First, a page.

Tristan was discovered in 1506 by a Portuguese explorer named Tristao d'Acunha, but he was not able to land there. Permanent settlement began in 1810. Fewer than three hundred people live there today, farming potatoes and catching "crawdads" (rock lobsters) in the waters around the island.
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Naked Eye Galaxy
The nearest major galaxy outside of our own Milky Way Galaxy is the Andromeda Galaxy, which is 2.5 million light years away. Andromeda Galaxy is the most distant object that can be seen without a telescope.
Andromeda Galaxy is so faint that it can only be seen on the darkest of nights, when the air is very clear. It is a dim smudge of light in the northern sky, about as wide as the full moon. With the help of a good telescope, Andromeda can be seen as a beautiful spiral, tilted at about a 60 degree angle. It contains hundreds of billions of stars, but from this great distance they merge into a soft fuzz.
When you look at Andromeda Galaxy, you are seeing light that has been traveling across empty space for more than two million years. You are seeing Andromeda Galaxy as it was before the first humans walked on the planet Earth.
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No Tusk Elephants
Ivory poachers in Africa have provided a dramatic demonstration of how evolution works. By killing only those elephants that bear large, valuable tusks, they have allowed elephants with smaller tusks or none at all to multiply.
A survey conducted in Uganda's Queen Elizabeth National Park found that up to 30 percent of the elephants had no tusks, up from one percent in the 1930s, and many of the rest had greatly reduced tusks. The same trend is happening all over Africa, as a result of selective culling by poachers.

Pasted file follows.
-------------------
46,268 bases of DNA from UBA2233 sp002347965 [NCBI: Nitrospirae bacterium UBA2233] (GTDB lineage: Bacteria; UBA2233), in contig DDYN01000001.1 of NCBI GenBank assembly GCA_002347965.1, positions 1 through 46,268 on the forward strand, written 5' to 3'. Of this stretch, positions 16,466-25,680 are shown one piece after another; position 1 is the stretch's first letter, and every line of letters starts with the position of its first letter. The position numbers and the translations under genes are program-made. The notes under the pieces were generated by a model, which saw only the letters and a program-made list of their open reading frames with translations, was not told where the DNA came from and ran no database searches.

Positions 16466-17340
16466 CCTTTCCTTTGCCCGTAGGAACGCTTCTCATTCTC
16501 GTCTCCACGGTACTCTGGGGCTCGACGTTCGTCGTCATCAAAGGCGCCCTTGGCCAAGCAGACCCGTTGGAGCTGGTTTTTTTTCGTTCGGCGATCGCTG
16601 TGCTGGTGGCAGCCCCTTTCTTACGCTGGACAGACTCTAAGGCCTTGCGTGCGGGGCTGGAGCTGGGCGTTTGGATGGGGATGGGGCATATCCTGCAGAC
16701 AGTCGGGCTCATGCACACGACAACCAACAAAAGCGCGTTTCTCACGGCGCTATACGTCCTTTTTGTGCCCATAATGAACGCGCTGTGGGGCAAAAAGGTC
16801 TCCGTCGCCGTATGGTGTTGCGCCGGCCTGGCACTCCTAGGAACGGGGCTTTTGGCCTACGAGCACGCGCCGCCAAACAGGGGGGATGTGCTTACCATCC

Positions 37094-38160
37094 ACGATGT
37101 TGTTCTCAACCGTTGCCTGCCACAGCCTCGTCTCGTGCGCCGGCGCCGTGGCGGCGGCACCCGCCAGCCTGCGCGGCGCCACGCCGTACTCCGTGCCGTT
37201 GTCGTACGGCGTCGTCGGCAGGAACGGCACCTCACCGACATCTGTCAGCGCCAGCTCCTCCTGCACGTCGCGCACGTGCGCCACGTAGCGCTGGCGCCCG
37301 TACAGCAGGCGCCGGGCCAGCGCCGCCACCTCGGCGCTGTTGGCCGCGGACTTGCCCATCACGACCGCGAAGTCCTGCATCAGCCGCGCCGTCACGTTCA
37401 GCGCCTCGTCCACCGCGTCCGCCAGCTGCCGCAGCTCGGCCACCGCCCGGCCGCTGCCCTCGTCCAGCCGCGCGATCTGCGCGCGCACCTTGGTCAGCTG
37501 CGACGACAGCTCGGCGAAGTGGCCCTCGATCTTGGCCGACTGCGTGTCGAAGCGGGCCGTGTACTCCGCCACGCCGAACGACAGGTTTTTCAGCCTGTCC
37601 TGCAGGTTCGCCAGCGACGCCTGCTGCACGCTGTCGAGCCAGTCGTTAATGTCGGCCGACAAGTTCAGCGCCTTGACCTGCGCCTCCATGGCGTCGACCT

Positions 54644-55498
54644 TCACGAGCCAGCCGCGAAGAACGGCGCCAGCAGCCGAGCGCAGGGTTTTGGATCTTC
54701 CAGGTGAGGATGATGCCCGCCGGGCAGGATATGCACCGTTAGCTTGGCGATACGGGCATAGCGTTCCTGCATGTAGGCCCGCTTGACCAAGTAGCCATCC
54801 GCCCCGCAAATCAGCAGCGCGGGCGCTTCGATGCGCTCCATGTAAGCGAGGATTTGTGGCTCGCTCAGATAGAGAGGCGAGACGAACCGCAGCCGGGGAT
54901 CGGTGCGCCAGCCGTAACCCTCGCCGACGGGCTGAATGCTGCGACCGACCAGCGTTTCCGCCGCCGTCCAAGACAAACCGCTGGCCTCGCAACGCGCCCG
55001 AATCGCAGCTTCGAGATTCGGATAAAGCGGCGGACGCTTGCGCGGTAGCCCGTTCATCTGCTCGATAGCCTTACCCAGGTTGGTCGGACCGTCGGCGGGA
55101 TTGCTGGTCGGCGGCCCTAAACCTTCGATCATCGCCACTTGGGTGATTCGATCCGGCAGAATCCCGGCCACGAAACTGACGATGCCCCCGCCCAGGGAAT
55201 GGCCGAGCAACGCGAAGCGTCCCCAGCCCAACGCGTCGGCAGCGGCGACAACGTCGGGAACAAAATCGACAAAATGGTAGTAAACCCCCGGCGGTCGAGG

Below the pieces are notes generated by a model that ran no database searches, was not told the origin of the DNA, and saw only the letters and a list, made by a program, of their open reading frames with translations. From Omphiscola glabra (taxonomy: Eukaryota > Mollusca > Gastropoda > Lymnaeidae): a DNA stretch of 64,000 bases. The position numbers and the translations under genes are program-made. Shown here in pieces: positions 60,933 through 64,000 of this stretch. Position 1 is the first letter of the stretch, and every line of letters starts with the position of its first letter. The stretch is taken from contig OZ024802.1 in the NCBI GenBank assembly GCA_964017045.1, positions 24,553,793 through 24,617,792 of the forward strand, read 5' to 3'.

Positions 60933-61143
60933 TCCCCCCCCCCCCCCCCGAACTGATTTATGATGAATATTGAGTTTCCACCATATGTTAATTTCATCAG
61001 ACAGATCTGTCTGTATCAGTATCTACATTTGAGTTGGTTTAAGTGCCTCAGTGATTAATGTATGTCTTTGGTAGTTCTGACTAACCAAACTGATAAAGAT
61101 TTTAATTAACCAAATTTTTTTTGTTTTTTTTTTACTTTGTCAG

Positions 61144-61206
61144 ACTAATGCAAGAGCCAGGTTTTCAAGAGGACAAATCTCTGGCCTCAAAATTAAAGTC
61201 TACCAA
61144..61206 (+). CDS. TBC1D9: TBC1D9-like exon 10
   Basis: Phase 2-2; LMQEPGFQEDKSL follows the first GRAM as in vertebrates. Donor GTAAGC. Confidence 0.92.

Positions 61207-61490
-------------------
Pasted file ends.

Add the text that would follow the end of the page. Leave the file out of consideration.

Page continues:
Elephants use their tusks to help them tear apart vegetation, dig in the ground for important dietary minerals, and to help them compete for mates. Without tusks, they are forced to rely on other sources for food and minerals, and their mating process must change.
Researchers believe that the elephant population is on the rise again after years of severe poaching.
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Ocean's Temperature
Sound travels faster in warm water than in cold water. By measuring the time it takes for sound to travel a known distance through the ocean, the average temperature of the water can be calculated with great accuracy. The technique is called acoustic thermometry of ocean climate (ATOC).
It takes sound about an hour to travel through 5,000 miles (8050 km) of ocean. On the way, it is continually refocused by the structure of warm and cold layers of water at different depths, so that the signal remains strong.
In a recent experiment, high-intensity, low-frequency sounds (fewer than 100 cycles per second) were generated at Pioneer Seamount in the Pacific Ocean, 939 meters (3081 feet) deep. Later, the sound was picked up by microphones at Hawaii, Christmas Island, and New Zealand.
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Oil-spitting bird
It is best to keep well clear of the nests of the fulmar, a seabird that is capable of spitting a foul-smelling, yellowish oil at nest intruders. The oil comes from the bird's stomach. The bird can send the oil as far as 1.5 meters (5 feet) with great accuracy.
Fulmars are related to albatrosses and petrels, in the order Procellariiformes. Most birds in this group produce stomach oil and feed it to their young, but only the fulmar spits it at intruders.
Even when they are not spitting oil, fulmars and their close relatives are malodorous creatures. Every part of the bird emits a strong, musky odor, even the eggs. Giant petrel egg shells that have been in a museum for 100 years still smell.
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Oldest Musical Score
In Ugarit (modern Ras Shamra) in Syria, an ancient tablet was discovered in the 1950s dating back to 1400 BC. The oldest known musical score, it takes the form of interval names and number signs, and even has lyrics. The text is identified as a hymn to the moon goddess Nikkal.